We use cookies to ensure that we give you the best experience on our website. By continuing to browse this repository, you give consent for essential cookies to be used. You can read more about our Privacy and Cookie Policy.

Durham Research Online
You are in:

Arts as treatment? innovation and resistance within an emerging movement.

Yoeli, Heather and Robson, Mary and McLusky, Sarah and Macnaughton, Jane (2020) 'Arts as treatment? innovation and resistance within an emerging movement.', Nordic journal of arts, culture and health., 2 (02). pp. 91-106.


Purpose: For years, the Arts and Health (AaH) movement has been guided by values of art for art’s sake, practitioner as Artist and artist as Outsider. These values are instrumental to the effectiveness of AaH as a relational and process-driven tool for individual empowerment, collective health activism and social change. This paper explores how the AaH movement, together with the artists operating as AaH practitioners, has responded to the political and economic and policy transitions of recent years. Methodology: This paper critically analyses and updates the frequently-cited Diamond model of Smith (2003) and Macnaughton, White and Stacy (2005) exploring how and why, within a UK context of neoliberalism, austerity and evidence-based practice, AaH is being increasingly drawn into the methods and governance of medical and rehabilitative services. Findings: Whenever AaH in the UK is governed by health services, it becomes reconceptualised as therapy or treatment. It risks relinquishing its artistic and philosophical identity and distinctive effectiveness. Originality: This paper builds upon the Diamond model to present two new models, the Stalactite and the Helictite. These new models conceptualise the current situation and the potential future fragmentation of the AaH movement, highlighting how AaH might remain faithful to its core values.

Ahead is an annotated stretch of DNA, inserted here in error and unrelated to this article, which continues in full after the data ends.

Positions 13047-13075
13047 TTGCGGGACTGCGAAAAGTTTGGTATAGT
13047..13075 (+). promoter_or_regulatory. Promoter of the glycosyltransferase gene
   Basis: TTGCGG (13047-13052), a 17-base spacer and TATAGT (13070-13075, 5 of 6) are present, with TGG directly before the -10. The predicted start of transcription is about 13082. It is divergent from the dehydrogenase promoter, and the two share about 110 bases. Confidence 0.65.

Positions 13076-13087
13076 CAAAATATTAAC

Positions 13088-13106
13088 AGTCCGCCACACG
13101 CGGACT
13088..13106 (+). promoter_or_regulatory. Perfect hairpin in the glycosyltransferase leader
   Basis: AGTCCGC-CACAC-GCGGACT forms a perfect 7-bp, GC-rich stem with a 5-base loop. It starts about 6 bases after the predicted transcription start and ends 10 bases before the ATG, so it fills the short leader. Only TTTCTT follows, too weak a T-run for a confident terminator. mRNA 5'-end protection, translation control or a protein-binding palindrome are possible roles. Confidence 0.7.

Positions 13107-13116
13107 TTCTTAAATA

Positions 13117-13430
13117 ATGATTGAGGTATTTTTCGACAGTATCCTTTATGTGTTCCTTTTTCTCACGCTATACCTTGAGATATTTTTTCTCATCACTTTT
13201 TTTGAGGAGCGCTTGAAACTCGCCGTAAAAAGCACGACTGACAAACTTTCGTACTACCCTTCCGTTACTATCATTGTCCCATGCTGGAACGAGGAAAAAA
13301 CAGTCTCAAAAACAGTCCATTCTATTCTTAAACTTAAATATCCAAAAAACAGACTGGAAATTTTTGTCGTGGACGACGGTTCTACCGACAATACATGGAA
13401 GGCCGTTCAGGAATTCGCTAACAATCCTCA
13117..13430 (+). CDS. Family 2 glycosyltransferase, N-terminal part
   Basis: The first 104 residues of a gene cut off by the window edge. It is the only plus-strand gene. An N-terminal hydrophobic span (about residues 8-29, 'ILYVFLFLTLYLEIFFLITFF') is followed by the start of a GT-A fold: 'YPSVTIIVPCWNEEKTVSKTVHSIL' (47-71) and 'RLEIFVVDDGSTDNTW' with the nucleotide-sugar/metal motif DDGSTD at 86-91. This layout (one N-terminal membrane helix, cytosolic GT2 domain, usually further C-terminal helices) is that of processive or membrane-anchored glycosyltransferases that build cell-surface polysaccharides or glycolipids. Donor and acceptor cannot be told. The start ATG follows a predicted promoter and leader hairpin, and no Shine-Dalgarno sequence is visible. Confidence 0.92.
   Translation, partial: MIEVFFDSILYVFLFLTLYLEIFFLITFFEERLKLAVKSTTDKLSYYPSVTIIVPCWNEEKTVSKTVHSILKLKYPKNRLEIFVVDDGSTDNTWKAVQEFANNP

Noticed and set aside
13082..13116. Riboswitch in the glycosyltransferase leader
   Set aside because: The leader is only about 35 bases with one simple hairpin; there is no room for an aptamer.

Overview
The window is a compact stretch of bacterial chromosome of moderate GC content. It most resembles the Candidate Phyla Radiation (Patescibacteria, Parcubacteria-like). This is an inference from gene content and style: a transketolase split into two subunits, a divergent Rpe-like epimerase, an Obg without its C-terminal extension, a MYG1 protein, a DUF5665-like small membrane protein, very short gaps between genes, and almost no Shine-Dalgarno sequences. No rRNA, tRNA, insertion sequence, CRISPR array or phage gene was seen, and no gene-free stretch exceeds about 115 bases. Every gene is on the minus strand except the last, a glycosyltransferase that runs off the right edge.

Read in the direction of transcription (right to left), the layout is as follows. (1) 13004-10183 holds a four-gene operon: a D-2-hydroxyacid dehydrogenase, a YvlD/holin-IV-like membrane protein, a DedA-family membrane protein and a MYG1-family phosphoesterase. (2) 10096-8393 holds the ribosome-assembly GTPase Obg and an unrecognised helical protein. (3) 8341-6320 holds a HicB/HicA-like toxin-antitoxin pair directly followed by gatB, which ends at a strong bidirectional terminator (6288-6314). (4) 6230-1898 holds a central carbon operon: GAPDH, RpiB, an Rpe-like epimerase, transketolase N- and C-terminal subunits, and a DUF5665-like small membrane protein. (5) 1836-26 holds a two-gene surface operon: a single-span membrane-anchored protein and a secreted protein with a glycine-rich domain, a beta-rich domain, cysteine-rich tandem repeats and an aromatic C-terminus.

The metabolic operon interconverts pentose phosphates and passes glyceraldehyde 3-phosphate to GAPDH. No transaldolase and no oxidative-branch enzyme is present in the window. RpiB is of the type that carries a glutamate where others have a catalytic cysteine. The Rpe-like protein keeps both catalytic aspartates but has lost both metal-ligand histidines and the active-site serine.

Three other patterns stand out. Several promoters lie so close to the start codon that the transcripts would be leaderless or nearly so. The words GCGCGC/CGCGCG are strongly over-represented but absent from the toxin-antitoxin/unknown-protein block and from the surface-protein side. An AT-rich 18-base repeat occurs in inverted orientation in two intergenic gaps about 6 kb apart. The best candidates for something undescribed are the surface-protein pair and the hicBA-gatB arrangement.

Item Type:Article
Full text:(VoR) Version of Record
Available under License - Creative Commons Attribution Non-commercial 4.0.
Download PDF
Publisher Web site:
Publisher statement:Copyright © 2020 Author(s). This is an open access article distributed under the terms of the Creative Commons CC-BY-NC 4.0 License (
Date accepted:02 February 2020
Date deposited:03 December 2020
Date of first online publication:30 November 2020
Date first made open access:03 December 2020

Save or Share this output

Look up in GoogleScholar